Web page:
Macron suggested at a news conference in Paris that he called Merkel to express his "admiration and friendship." Macron paid tribute to Merkel's ability to face financial and migrant crises in recent years without forgetting Europe's values. He said that "she leads her country with much courage."
Macron added that the rise of far-right parties both in Germany and France "worries me yet motivates me in what is my fight from the very beginning." Sunday's regional election in Germany showed a significant loss for Merkel's conservative Christian Democratic Union and gains for both the Greens and the far-right Alternative for Germany.
Chancellor Angela Merkel's center-left coalition partner says new leadership for the German leader's conservative party could be a positive development for her struggling government.
The Social Democrats, who entered Merkel's fourth-term coalition government only reluctantly in March, have been angered by conflicts within Merkel's conservative Union bloc over recent months. Merkel now plans to give up the leadership of her Christian Democratic Union but remain chancellor.
Social Democratic leader Andrea Nahles said Monday: "I hope that, once there is a clear decision, these arguments over personnel and direction ... will be over." She said if things go well "it could have a positive effect for us and our work together."
Nahles paid tribute to Merkel's achievements in 18 years as CDU leader.
Angela Merkel, who's said she won't run again for German chancellor in 2021, says she won't try and influence who succeeds her.
Merkel told reporters Monday that she sees this as the opening of a new phase for her conservative Christian Democratic Union party. She says "this is a very good process that we haven't had in 18 years."
She confirmed reports that Health Minister Jens Spahn and CDU General Secretary Annegret Kramp-Karrenbauer have both announced they would vie for the party leadership job.
Spahn has been a critic of Merkel while Kramp-Karrenbauer is widely seen as relatively close to the chancellor. Merkel told reporters Monday, however, that she wouldn't try and influence the process of who succeeds her.
German Chancellor Angela Merkel says that she sees "many more opportunities than risks" in her plan to hand over the leadership of her party at a December congress.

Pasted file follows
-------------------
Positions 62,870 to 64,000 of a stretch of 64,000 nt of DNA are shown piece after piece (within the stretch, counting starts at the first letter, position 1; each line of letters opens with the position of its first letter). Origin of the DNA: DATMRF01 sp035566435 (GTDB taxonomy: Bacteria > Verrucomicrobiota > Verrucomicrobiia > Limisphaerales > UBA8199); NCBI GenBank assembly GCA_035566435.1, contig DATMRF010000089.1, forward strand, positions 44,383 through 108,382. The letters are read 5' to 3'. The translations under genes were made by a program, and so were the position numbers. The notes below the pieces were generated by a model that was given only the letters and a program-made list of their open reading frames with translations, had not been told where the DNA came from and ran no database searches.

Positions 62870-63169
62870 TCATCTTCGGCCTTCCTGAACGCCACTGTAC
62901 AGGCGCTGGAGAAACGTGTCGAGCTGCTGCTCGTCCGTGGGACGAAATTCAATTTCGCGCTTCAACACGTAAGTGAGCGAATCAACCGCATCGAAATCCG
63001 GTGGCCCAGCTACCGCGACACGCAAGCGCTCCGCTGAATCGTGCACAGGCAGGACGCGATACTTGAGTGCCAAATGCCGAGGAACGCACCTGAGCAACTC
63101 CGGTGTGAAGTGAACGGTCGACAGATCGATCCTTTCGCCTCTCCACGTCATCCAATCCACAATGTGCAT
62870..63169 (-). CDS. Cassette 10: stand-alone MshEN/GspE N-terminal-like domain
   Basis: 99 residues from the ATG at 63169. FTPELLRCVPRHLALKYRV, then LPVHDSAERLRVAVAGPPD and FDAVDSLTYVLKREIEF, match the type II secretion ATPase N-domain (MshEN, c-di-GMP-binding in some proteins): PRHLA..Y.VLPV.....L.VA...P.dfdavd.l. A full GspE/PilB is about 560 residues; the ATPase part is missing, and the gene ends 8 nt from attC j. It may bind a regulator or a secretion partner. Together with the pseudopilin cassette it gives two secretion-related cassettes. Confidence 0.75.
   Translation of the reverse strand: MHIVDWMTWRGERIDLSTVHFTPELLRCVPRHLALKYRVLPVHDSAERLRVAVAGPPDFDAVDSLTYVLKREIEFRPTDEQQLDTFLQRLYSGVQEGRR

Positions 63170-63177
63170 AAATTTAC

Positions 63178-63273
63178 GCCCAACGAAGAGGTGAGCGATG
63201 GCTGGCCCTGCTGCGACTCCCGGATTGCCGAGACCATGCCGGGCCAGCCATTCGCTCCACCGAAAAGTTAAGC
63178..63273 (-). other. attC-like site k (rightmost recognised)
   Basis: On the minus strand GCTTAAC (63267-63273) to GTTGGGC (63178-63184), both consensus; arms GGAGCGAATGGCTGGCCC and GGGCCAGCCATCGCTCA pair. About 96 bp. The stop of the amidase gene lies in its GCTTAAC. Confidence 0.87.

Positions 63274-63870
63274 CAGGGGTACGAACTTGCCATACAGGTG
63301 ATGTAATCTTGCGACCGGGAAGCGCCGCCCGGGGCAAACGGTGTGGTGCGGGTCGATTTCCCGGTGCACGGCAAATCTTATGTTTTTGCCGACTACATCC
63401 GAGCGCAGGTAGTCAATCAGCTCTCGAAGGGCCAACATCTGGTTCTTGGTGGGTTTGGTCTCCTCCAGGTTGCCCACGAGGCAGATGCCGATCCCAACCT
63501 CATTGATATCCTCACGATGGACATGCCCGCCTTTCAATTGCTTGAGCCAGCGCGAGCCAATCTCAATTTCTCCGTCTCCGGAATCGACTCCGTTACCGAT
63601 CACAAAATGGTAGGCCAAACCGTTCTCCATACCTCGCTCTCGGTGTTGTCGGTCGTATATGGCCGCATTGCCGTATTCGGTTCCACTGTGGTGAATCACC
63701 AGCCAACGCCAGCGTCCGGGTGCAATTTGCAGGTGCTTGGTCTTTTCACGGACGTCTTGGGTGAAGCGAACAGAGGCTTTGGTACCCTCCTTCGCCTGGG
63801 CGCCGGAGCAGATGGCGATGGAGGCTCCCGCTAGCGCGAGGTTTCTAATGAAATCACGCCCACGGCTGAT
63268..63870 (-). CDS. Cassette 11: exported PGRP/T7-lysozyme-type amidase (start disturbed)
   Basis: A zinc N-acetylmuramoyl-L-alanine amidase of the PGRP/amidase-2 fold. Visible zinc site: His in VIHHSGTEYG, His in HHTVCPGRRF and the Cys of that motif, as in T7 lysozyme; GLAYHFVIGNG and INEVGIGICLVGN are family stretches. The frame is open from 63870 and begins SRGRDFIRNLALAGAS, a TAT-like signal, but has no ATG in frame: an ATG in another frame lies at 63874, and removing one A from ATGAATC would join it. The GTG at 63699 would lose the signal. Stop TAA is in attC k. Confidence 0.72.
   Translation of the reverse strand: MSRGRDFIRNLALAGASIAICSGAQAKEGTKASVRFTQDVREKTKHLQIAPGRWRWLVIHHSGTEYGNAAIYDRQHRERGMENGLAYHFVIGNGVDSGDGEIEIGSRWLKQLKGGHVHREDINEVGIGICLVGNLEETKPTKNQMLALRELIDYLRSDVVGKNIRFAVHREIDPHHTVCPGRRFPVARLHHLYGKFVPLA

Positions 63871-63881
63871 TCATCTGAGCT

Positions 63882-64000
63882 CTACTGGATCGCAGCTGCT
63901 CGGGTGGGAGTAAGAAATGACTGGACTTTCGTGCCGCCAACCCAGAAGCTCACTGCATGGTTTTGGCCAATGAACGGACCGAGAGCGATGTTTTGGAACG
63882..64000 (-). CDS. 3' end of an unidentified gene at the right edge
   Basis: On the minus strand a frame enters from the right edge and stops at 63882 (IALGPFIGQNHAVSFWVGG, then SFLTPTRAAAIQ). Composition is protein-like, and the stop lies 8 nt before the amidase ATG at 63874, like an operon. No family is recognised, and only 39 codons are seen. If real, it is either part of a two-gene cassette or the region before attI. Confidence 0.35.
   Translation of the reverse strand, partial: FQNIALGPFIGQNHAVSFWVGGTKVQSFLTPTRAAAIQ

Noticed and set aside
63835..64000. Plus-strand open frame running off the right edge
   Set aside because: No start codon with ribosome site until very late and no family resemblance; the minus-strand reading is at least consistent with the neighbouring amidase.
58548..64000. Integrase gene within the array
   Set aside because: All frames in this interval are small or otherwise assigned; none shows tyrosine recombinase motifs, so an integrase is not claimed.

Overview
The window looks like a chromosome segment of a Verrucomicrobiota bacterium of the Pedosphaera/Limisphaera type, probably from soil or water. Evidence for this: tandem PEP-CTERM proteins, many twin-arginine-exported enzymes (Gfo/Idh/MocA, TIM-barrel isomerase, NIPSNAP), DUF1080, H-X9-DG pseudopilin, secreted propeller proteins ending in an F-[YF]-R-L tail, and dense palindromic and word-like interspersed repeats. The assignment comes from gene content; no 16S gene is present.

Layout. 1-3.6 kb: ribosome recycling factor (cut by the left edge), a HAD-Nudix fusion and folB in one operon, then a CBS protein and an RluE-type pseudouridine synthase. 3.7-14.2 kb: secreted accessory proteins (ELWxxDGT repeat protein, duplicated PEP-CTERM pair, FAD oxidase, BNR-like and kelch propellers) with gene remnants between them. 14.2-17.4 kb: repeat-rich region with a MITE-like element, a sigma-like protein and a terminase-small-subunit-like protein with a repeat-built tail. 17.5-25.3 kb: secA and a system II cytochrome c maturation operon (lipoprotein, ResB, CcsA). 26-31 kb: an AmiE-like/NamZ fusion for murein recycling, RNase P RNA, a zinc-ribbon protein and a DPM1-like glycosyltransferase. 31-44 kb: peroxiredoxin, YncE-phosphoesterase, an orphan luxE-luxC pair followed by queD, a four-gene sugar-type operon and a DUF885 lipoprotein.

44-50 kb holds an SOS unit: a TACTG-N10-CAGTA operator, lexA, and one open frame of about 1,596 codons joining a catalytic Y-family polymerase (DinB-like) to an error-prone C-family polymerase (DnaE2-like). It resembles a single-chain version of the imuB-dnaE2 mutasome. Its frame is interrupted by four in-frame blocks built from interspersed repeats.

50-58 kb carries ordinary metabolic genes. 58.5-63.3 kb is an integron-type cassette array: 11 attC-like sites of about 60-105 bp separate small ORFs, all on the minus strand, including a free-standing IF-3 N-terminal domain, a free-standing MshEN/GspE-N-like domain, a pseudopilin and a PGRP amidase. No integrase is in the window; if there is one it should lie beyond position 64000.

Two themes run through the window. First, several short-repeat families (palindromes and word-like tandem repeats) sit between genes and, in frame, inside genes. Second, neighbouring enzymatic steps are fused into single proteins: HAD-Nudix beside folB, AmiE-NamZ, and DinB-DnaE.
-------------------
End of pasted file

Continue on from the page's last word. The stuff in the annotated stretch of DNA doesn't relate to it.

Merkel said she ultimately bears the responsibility for her fourth-term government's poor start and there need to be changes. She said Monday that it's "time to start a new chapter."
Merkel plans to remain chancellor for the rest of this parliamentary term, which ends in 2021, but said she won't then run again and won't seek any other political office.
She aims to give her conservative Christian Democratic Union party the opportunity for renewal while keeping the reins of government.
Angela Merkel has confirmed that she plans to step down as leader of her conservative party after 18 years but says she will remain German chancellor for the rest of the current parliamentary term.
Merkel's announcement Monday followed two state election debacles for the federal government's "grand coalition" of her conservative Christian Democratic Union, its Bavaria-only sister, the Christian Social Union, and the center-left Social Democrats.
Merkel appeared keen to set in motion an orderly transition amid recent signs that her authority is eroding. Her fourth-term government, which took office in March, has become notorious for infighting. Voters punished the governing parties in state elections Sunday in Hesse and two weeks ago in Bavaria.
The current parliamentary term is due to end in 2021.
German Health Minister Jens Spahn is reportedly throwing his name into the hat as a candidate to succeed Angela Merkel as leader of the conservative Christian Democratic Union party.
The ambitious young conservative and sometime critic of Merkel was named health minister in March in what was seen as a desire by the chancellor to integrate critics into her government.
The dpa news agency, without citing its sources, reported Monday the 38-year-old told a leadership meeting of the CDU he plans to run for party leader at a congress in December.
Spahn has been a leading advocate of the Christian Democrats building a sharper conservative profile that contrasts with Merkel's centrist approach. He has taken a tough line on Germany's approach to integrating immigrants.